For most passengers, who are eager to join families and friends in the gaiety of the Tobaski, no expense is spared. They don’t really care whether or not they’re fleeced. While they get poorer, the touts get richer, so to speak.

This is a serious problem that shouldn’t be brushed aside. In a way, we can’t blame the drivers because the law of demand and supply governs business. That’s why the relevant authorities shouldn’t hesitate to make movement to and from the provinces during the Tobaski a lot easier for commuters.

But even at that, would we be asking for too much if we request our drivers to temper the law of supply and demand with the benevolence of the Tobaski?

“The fear of one evil often leads us into a greater one.”

Boileau-Despreaux, Nicolas

"Simple is good" & I strongly dislike politics. You cannot defend the indefensible.
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12260 Posts

Posted - 14 Oct 2013 :  12:33:48  Show Profile Send toubab1020 a Private Message
Nearly here:

Happy Tobaski
africa » gambia
Monday, October 14, 2013
Barely 24 hours to go and The Gambia will join the rest of the Islamic Umma in celebrating what we locally call Tobaski.

It is a day of sacrifice and supplication to the Almighty Allah who created the universe.

It is a day when Muslims and non-Muslims alike in the country share food and gifts in observance of this very important Islamic feast.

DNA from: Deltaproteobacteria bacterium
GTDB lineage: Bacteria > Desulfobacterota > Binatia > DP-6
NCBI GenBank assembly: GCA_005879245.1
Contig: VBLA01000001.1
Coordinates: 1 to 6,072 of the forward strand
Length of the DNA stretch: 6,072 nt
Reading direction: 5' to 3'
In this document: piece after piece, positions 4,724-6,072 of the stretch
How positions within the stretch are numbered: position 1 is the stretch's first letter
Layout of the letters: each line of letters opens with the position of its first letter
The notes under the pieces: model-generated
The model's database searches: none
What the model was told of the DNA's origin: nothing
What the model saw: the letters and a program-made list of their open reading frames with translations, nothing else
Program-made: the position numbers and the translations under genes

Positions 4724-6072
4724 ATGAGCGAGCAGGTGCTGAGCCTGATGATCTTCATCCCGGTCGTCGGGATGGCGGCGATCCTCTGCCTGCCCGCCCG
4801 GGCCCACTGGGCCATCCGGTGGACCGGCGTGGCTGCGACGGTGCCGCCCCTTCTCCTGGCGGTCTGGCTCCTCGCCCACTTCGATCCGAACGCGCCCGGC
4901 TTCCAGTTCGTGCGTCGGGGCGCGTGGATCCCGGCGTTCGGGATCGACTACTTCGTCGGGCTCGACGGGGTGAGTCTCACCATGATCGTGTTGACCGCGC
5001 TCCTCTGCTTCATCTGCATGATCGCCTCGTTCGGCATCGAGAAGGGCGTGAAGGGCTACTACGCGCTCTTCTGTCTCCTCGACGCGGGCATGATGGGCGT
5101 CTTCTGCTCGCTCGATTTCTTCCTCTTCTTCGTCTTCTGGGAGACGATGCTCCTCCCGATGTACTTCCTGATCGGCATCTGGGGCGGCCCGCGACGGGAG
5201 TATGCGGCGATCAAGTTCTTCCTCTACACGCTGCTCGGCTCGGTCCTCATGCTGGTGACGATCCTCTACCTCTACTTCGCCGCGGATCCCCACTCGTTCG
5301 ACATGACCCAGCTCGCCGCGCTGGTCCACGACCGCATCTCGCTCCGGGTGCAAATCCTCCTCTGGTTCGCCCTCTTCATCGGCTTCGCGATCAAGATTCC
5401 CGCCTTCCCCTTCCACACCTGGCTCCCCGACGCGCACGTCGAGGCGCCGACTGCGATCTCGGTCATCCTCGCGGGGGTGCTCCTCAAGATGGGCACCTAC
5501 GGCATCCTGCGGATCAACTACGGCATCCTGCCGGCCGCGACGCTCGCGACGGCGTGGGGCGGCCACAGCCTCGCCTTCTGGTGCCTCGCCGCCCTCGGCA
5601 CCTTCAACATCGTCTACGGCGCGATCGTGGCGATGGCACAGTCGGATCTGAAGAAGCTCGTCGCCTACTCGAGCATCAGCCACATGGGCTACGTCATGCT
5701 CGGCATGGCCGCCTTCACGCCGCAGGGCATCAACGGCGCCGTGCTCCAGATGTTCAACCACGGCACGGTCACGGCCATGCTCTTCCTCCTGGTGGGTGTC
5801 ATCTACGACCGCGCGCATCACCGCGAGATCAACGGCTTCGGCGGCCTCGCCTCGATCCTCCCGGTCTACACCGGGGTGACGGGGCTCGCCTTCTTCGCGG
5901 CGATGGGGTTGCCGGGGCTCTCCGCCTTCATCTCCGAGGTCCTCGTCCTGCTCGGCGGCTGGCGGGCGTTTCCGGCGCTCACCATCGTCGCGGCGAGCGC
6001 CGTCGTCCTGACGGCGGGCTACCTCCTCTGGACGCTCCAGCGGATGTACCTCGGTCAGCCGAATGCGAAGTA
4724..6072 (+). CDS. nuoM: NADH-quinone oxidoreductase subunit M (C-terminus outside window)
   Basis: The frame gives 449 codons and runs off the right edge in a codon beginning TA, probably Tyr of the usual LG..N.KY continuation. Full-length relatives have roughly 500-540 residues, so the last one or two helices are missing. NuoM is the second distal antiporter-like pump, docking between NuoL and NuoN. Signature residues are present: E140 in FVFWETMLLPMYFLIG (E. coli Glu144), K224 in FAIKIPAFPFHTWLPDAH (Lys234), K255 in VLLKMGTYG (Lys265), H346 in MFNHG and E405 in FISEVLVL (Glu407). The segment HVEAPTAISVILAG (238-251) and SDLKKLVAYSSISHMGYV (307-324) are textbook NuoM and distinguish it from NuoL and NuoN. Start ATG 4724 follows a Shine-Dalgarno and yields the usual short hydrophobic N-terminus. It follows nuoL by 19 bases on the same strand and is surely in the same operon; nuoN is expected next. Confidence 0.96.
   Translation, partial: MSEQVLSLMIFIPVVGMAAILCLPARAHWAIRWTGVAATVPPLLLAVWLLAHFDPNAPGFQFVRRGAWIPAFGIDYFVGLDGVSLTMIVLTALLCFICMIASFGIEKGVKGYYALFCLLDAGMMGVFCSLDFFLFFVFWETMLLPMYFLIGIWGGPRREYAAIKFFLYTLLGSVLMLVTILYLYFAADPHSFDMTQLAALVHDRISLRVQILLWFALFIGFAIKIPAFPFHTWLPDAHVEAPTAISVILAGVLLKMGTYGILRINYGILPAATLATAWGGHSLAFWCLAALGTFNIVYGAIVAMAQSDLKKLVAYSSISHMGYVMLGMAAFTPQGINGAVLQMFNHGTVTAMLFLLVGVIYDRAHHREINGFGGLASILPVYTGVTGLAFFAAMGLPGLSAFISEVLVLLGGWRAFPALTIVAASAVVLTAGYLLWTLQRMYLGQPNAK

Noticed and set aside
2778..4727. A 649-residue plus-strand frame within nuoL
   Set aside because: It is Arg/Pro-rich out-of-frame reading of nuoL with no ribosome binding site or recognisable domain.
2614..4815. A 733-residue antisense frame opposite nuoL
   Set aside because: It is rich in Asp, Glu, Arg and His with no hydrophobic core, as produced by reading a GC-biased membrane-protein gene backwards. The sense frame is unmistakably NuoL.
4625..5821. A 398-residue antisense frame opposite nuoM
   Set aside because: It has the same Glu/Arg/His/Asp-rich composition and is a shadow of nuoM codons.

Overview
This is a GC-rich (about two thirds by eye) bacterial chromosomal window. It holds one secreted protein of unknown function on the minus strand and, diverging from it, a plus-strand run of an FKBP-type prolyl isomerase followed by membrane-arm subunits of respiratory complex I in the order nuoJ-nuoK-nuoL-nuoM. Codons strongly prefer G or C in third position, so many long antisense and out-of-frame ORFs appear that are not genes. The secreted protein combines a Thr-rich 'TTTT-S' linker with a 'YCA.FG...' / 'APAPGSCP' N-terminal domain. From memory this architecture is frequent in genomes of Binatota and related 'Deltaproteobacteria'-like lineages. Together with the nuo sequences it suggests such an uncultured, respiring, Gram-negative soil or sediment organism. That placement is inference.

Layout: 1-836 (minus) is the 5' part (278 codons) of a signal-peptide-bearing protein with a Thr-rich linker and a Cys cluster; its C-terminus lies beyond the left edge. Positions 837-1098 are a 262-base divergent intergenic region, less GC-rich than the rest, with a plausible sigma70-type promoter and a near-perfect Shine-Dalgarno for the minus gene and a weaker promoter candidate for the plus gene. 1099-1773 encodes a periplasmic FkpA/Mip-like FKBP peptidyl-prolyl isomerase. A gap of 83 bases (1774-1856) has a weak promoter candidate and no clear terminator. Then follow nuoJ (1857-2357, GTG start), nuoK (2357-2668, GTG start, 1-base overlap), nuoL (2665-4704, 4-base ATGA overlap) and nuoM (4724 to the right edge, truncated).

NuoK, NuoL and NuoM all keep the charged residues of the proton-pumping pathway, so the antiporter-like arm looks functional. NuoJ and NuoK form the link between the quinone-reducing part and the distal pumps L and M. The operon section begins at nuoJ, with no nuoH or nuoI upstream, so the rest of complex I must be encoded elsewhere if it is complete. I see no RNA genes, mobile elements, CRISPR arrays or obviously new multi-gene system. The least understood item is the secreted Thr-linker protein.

This sharing and caring by adherents of the country’s major religious denominations: Islam and Christianity, to a large extent shows the cordial relationship that exists between different faiths.

In as much as family heads are obliged to slaughter at least a ram, it is not incumbent on those who cannot afford the sacrifice, as we have seen in instances where people do all it takes to get one.

This we believe is against the teachings of the holy book, and as Muslims we should measure our doings according to what we can afford to avoid unIslamic behaviour.

As we celebrate this day, parents should be mindful of where and when their children visit, hence one should be mindful of the bad ones in our midst.

On this special occasion, we congratulate all Muslims and wish them a happy feast in advance.

We would also like to wish all our readers, advertisers and well-wishers a memorable Tobaski.

May Allah shower His blessings on this beautiful country of ours so that we would continue to enjoy peace and harmony. “Small is Beautiful.

A study of economics as if people mattered”.

E.F. Schumacher

"Simple is good" & I strongly dislike politics. You cannot defend the indefensible.